Furthermore, two Chinese, two Spanish, one Italian and one Indian grey wolf samples were used across all datasets. Specifically, one of the Spanish grey wolf samples used in the sequencing effort was observed to be heterozygous for two haplotypes found to be most similar to the small dog 20 SNP haplotype (Hap 50 and Hap 29; Additional file 2). Unfortunately, the Israel grey wolf samples used in the dog-derived SNP dataset were not available for sequencing. Thus, different samples from the same region were used. However, the consistency of the phylogenetic grouping of these haplotypes across sequencing experiments argues that this would not affect the outcome of our analysis. Lastly, extending the sequenced region would introduce further recombination points confounding the signal for the geographic origin of the diagnostic mutations for body size.
Overall, Klütsch and Crapon de Caprona assert that our sampling was biased in such a way as to exclude South-East Asia or Spain as an origin for small dogs. Based on mtDNA, South-East Asia has been suggested as the possible origin of dogs [1, 2], but see Balloux , Boyko et al. , and Pang et al.  for a discussion of the limitations of mtDNA sampling. However, none of the phylogenetic analyses in our study shows a close relationship of Chinese or Spanish wolf haplotypes to the small dog haplotypes (both minor and major haplotypes). The exception is for trees constructed from the sequence data 5' of the recombination point, which show association with the minor small dog haplotype, but this region does not include the diagnostic mutations for small size. In the 6331 bp data set, all Israeli wolves fall ancestral to large dog haplotypes and cluster with the major small dog haplotype while the Chinese and Spanish wolf haplotypes cluster with the large dog haplotypes. These data also show that haplotypes from Israeli not Chinese or Spanish grey wolves have the least number of SNP differences from the small dog haplotype (3 versus 8 or 10 and 14 SNP differences, respectively). In the 4811-bp data set, all but two (out of eight haplotypes; n = 8) of the Israeli wolf haplotypes clusters with the major small dog haplotype, while the two (out of two haplotypes; n = 2) Chinese wolf haplotypes and the two (out of two haplotypes; n = 2) Spanish wolf haplotypes cluster with the large dog haplotypes. Moreover, although it is true that the Chinese wolf haplotype (Hap 4) has only three SNP differences from the minor small dog haplotype (Hap 3) in the 6331 bp dataset, these differences are found 3' of the recombination point which contain the diagnostic small dog alleles and is identical to the major small dog haplotype (Hap 5). This suggests the similarity is due to a recombination event and not ancestry with small dogs.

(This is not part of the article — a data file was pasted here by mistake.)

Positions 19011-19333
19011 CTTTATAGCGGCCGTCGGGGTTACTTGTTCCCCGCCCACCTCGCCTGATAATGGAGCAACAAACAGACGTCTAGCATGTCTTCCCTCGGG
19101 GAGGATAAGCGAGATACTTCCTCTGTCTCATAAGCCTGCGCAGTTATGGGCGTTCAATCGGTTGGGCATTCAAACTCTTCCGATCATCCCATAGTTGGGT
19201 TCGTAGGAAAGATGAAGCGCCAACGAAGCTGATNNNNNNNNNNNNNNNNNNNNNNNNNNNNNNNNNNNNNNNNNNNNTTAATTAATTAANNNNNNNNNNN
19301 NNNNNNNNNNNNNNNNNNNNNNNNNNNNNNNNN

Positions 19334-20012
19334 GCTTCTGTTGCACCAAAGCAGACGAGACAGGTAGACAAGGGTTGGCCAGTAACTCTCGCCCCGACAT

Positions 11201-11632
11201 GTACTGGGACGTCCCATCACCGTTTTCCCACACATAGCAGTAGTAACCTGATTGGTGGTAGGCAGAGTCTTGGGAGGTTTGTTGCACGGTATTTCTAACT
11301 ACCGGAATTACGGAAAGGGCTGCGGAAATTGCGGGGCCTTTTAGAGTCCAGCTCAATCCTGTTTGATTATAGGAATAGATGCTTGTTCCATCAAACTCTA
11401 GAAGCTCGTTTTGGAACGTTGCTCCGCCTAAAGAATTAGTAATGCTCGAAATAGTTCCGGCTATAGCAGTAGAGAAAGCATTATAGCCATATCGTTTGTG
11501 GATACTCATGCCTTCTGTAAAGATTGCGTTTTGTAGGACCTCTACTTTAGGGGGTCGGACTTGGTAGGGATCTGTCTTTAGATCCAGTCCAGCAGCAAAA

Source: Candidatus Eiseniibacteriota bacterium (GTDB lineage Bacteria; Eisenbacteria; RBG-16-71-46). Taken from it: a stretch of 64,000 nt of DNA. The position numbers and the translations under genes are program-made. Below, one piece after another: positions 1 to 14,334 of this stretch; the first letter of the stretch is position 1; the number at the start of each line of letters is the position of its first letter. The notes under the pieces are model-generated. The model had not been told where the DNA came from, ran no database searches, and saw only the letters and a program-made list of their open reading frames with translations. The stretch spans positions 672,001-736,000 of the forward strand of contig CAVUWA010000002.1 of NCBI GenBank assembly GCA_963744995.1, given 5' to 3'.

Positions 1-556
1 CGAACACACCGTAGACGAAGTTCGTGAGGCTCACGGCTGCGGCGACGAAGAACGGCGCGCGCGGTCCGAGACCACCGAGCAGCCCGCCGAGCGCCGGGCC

The authors suggest that oversampling of the Israeli wolf and undersampling of the Chinese and Spanish wolves also contributed to the exclusion of these regions as a potential source population. However, any two randomly chosen Israel samples would produce the same pattern because only one of the Israeli wolf samples was observed to be heterozygous for two haplotypes (Hap 16 and Hap 5) that both clustered with the large dogs, while both of the Chinese and Spanish wolf haplotypes clustered with large dog haplotypes. We also had similar sample sizes as China from Iran and India, which show a pattern consistent with the Israeli wolf samples and further support the Middle East as the origin of small dogs. Moreover, Hap 20 is in high frequency across Israel (4 out of 16; 0.25), Iran (1 out of 2; 0.5) and India (3 out of 4; 0.75), which clusters with the small dog haplotype. Thus if South-East Asia or any other region were the origin for the small haplotype we would expect at least one of these haplotypes to cluster with the small dog haplotype, and we find none.
In conclusion, Klütsch and Crapon de Caprona critique our study by suggesting an inadequacy of sample size and location, lack of significant differences between nucleotide diversity estimates and biased results from dog-derived SNP data that all preclude identification of East Asia or any other region as a possible origin for small domestic dogs. First, we acknowledge a lack of significant differences in nucleotide diversity between populations but feel this is a minor point in light of all the other analyses in our study that support a Middle Eastern origin. Second, ascertainment bias cannot explain our results. Lastly, extensive haplotype and phylogenetic analyses and consistent patterns across samples from the Middle East all point to an origin for small dogs there. Additionally, the results of our study are independently supported by the archaeological record [6, 7] and a recent study by vonHoldt et al. .